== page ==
Follow-up: Heino

In my posting on things Rosamunde, I provided a video of the German singer Heino performing the hymn to beer-drinking “Rosamunde”. Now more information about the man, from Wikipedia:

Heino (born 13 December 1938 as Heinz Georg Kramm) is a German singer of popular music (Schlager) and traditional Volksmusik. Having sold a total of over 50 million records, he is one of the most successful German musicians ever.
Known for his baritone voice and trademark combination of light blond hair and dark sunglasses (which he wears due to exophthalmos [bulging eyeballs, from Graves’ disease]), Heino resides in the town of Bad Münstereifel, where he owned a cafe until June 2012. His interest in music started when his mother gave him an accordion in 1948, although his family could barely afford it.

Heino and his wife Hannelore in 2008:

Most of his [early] recordings were pop versions of traditional folk songs; for example, “How Blue Blooms the Gentian” (Blau Blüht Der Enzian), an adaptation of the folk song “The Swiss Maiden” (Das Schweizermaedel).

And of course “Edelweiss”, and lots of beer-drinking songs.

Also a song he first recorded in 1968 under the title “Zu der Ponderosa reiten wir” (‘We are riding to the Ponderosa’), which I didn’t recognize under that name, though it pretty much had to be American in origin. Turns out it’s “She’ll be coming ’round the mountain when she comes”! From YouTube (audio only):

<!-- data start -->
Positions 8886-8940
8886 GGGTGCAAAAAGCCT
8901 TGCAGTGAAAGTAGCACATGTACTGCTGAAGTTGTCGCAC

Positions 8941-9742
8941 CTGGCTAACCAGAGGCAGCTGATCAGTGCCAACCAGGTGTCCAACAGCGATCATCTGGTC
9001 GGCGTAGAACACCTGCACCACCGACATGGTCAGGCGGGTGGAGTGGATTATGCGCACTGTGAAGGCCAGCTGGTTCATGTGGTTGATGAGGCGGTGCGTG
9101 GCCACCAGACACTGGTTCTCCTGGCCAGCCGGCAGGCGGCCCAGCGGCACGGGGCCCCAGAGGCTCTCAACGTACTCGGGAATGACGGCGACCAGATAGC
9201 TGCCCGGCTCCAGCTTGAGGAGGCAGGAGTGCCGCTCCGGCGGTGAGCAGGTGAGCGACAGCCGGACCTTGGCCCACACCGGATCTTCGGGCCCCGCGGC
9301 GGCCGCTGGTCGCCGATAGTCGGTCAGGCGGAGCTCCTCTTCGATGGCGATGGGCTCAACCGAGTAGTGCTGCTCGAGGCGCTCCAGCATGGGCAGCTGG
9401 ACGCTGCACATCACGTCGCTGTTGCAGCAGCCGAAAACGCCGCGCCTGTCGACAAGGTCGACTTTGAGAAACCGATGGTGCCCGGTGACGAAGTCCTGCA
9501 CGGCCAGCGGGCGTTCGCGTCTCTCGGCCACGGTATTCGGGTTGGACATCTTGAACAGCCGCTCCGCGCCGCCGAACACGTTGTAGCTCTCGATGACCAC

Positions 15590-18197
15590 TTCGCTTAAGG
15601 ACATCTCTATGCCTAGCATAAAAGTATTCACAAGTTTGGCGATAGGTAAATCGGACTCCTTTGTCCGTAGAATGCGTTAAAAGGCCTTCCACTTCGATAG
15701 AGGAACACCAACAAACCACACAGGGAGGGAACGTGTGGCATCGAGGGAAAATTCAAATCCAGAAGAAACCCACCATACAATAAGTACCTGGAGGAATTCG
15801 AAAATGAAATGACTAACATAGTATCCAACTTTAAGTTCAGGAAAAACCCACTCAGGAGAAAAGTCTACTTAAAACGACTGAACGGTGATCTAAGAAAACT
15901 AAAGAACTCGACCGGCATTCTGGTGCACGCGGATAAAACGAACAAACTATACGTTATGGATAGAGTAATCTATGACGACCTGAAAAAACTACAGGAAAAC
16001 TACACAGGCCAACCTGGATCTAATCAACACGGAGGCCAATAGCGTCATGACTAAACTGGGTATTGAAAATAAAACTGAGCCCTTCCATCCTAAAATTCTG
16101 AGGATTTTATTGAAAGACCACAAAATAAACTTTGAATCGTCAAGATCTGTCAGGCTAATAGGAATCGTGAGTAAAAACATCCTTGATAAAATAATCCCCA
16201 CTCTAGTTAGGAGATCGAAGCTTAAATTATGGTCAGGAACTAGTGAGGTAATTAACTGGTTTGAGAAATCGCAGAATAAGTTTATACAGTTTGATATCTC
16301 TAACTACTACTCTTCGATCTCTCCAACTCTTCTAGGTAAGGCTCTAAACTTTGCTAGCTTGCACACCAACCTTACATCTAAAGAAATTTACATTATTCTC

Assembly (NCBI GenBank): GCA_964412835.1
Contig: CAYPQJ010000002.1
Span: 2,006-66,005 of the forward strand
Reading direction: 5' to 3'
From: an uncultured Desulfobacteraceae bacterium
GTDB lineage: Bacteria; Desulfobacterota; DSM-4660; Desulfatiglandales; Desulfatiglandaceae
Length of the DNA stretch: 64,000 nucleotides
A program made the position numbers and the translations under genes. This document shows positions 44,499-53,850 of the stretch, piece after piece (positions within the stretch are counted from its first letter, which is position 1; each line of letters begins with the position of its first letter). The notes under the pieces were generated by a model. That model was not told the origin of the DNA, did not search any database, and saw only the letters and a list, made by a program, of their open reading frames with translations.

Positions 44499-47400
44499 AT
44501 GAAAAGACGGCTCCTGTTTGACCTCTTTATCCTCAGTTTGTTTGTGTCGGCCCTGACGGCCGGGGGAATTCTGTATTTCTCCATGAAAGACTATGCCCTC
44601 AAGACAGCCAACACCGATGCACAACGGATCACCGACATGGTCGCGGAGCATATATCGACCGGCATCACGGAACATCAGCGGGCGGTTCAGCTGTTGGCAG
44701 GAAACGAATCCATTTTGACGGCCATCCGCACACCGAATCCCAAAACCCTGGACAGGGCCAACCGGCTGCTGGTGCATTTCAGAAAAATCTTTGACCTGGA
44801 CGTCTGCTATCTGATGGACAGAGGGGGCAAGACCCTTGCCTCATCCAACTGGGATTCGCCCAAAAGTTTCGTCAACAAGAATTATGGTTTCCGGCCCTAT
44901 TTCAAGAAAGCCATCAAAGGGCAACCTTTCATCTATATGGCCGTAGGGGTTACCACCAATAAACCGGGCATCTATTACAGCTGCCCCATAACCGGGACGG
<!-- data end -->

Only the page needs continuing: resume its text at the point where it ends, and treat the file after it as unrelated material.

Translating material from popular culture from one language to another is notoriously tricky, often requiring the creation of entirely new material to get an equivalent feeling in the translating language. Here’s the beginning of “She’ll be coming” as Heino performs it (from a Heino lyrics site):

Zu der Ponderosa reiten wir,
zu den Bergen, die so weit von hier,
Glück und Sehnsucht uns begleiten,
wenn wir durch die Steppe reiten,
zu der Ponderosa reiten wir

In den Bergen suchen wir nach Gold,
wo es stürmt und wo der Donner grollt.
Fürchten keine Indianer, nicht Apachen, Mohikaner,
unser allerbester Freund das ist der Colt

Und wir singen Jipi, jipi, jei, und wir singen Jipi, jipi, jei
in den grünen Fernen, in den blauen Bergen
suchen wir den Schatz von Silbersee

(“Jipi, jipi, jei” is a German spelling for “Yippee, yippee, yay”).

Now there are a great many variants in English, some of them with religious content and many with inscrutable lyrics (involving red pajamas and Grandma’s dumplings, plus the six white horses), but all that is jettisoned in the German version, which is firmly set in California’s Gold Rush days, complete with armed clashes with the Indians (in my favorite couplet, boldfaced above; note that there were neither Apaches nor Mohicans in California, but the words in German scan really well, and Mohikaner ‘Mohicans’ is a perfect rhyme for Indianer ‘Indians’). Really an entirely new song, equipped with the German themes of adventuring far from home, beset by (roughly) longing (Gm. Sehnsucht, the theme of famous poems by Schiller and Goethe)

One Response to “Follow-up: Heino”

  1. arnold zwicky Says:

    From Chris Waigl on Facebook:

    Oh, dear, you’re really dredging up my worst childhood media memories. Ponderosa = the ranch in the Bonanza TV series (wildly popular when I was a child). So popular that a middle-aged German today might refer to his (or her, but mostly his) Ponderosa for a weekend cabin or vacation getaway.

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